By Miguel Rodriguez G. - Image Credits: teleprogreso.tv
Cochabamba - Bolivia, October 2014. Sadly for most of us, this doesn’t really strike as news or novelty, as this situation is repeated throughout the Latin American nations, or at least, through most of them. Still, Honduras is perhaps one of the most critical highpoints of the issue, and also a worthy subject for this article.
There are lot of things that call for critique, but perhaps the overcrowding of jails and penitentiaries in Honduras is one of the most important issues. According to numbers published by the local organization “CONAPREV” (“Comité Nacional de Prevención contra la Tortura” or “National Committee of Torture Prevention” in English) the prison system is currently at 300% of its capacity, which also implicates a growth of more than 10% from 2012 to 2013. This infrastructure problem of Honduras reverberates in Intern’s security and integrity, and limits their access to basic services, such as usage of bathrooms, regular access to water, access to medical attention and other basic rights. Overcrowding also makes it difficult for local law enforcement to keep the peace in both prisons and jails, and sometimes even to prevent interns from escaping. Overpopulation has also given rise to a system of “self-government” of the jails, where there is some degree of real power by some of the convicts; wealthy inmates are given better accommodation in jails, and guaranteed access to privacy, better visiting hours, and, in general, insured better conditions during their stay in prison. In the “San Pedro Sula” Jail, segregation is notorious; prisoners are separated depending on their economic conditions and their individual sentences, and even depending on their membership of some organizations in particular before being sent to jail. For example, convicts known to have been of the “MARA SALVATRUCHA” criminal gang where confined together and in different conditions than those who were not from any particular group when free; the same situation is enjoyed by former members of the national police forces which are convicted to spend time in prison, and other notorious gang members of different criminal gangs. The rest, which did not belong to any important groups before being convicted are treated as “general” convicts, suffering different conditions during their jail time. They also represent about 70% of the total convict population of that particular prison.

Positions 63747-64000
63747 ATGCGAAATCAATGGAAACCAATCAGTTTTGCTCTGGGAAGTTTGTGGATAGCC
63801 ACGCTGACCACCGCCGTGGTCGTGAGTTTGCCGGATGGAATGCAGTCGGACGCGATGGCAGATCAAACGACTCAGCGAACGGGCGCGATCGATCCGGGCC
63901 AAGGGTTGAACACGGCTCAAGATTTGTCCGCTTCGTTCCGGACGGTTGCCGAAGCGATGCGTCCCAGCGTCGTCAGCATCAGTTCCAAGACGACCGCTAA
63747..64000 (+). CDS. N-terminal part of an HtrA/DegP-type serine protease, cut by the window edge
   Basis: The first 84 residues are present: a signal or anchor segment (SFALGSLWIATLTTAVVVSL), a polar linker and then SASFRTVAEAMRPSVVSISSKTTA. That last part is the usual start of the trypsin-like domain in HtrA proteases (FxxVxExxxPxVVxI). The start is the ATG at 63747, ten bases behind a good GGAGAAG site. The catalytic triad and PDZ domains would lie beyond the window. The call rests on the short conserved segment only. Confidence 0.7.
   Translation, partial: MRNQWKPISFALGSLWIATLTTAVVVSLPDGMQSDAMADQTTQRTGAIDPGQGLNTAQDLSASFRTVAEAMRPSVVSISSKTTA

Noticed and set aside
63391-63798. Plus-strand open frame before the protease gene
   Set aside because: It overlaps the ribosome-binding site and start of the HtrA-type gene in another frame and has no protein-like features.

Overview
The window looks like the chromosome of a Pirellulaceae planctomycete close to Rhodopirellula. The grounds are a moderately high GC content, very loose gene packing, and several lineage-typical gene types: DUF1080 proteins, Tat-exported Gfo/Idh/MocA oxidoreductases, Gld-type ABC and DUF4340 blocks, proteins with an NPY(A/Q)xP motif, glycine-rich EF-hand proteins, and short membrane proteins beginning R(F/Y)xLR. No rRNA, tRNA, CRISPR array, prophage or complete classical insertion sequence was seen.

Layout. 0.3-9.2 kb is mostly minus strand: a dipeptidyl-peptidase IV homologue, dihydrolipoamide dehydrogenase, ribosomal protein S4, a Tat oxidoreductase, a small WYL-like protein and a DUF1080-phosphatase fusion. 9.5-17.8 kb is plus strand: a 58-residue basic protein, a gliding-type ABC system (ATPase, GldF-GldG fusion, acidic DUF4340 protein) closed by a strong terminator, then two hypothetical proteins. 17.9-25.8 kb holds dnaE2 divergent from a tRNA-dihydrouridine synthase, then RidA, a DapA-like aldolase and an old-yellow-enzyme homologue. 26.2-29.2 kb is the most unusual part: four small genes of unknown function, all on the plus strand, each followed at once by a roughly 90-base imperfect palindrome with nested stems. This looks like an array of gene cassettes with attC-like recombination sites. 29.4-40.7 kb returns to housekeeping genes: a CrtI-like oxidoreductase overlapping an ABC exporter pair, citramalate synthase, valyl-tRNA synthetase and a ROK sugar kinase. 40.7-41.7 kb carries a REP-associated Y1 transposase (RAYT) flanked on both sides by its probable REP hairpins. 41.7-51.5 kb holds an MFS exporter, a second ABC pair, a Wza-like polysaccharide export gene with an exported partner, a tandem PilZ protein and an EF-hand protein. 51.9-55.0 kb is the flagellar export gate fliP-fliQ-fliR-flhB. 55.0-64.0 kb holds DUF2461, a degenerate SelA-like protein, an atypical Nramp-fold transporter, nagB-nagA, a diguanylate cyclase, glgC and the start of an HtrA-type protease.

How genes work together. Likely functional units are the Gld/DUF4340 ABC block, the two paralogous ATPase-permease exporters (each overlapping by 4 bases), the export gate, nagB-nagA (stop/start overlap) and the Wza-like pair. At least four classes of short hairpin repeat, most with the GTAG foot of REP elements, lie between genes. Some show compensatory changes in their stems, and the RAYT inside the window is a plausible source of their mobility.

Insecurity is also a common factor which comes with overcrowding, and interns live in fear of being beaten or murdered whilst in jail. Between 2011 and 2012 an unbelievable number of 419 prisoners have died “violent” deaths when being held in custody or while serving their sentences. These were mainly victims of selective murders and group killings. Fear of retribution keeps the interns quite of other abuses they suffer. Traffic of drugs, guns, and influence has reached levels which make short term solutions close to impossible.
The fact that prisons keep being heavily overcrowded in Honduras, as the ongoing problem of lack of access to medical care, analphabetism, and virtually no rehabilitation and opportunity of self-improvement for the interns show that the country is far behind on anti-criminal policies, and even farther towards the rehabilitation which Honduran laws pretend to achieve. Reality shows that instead of convicts being rehabilitated, jails offer them chances to improve their delinquency knowledge and to learn how to become better and more secret criminals. Rumors of jails serving as recruitment facilities for notorious criminal groups is not news to citizens of Central America, but conditions for it to happen are probable to continue and keep growing when overcrowding and “self-government” are common trade in jails in prisons in the country.
Even though the country has declared itself in a state of emergency on the prison and jail situation, has had no real positive impact on the lives of interns and convicts, and crime continues to grow in the nation, under the impotent gaze of the population.
Legally it seems that the approach of the law makers of Honduras on the overcrowding and jail and prison problems of the countries is going towards a better “pardon” system, to give some prisoners a chance to get out of jail earlier, thus fighting the current overcrowding, but this is objectionable because of the current cases of corruption of the criminal legal system. Perhaps an approach of “better usage” of sentences which involve imprisonment, would serve its purpose better, as a lot of criminals are in jail for minor crimes; also an improvement in the speed of legal proceedings would improve overcrowding slightly, for the time being. The way preventive detention is managed by local authorities could be bettered legally, to make it more time effective and perhaps also eventually replaced, in some particular cases, by house arrests.
An authentic policy to address crime in Honduras should include, besides the prevention and effective repression of crime and delinquency, an improvement program of the judges and government prosecutors. Infrastructure can be improved by all means, and the construction of better jail facilities would perhaps improve and legally segregate convicts better, to improve chances of rehabilitation by them, instead of jails and prisons being the “Criminal Schools” they are as of today.
Contact: Miguel Rodriguez
Researcher and Member of the Trustees Council of Citizen Rights Watch.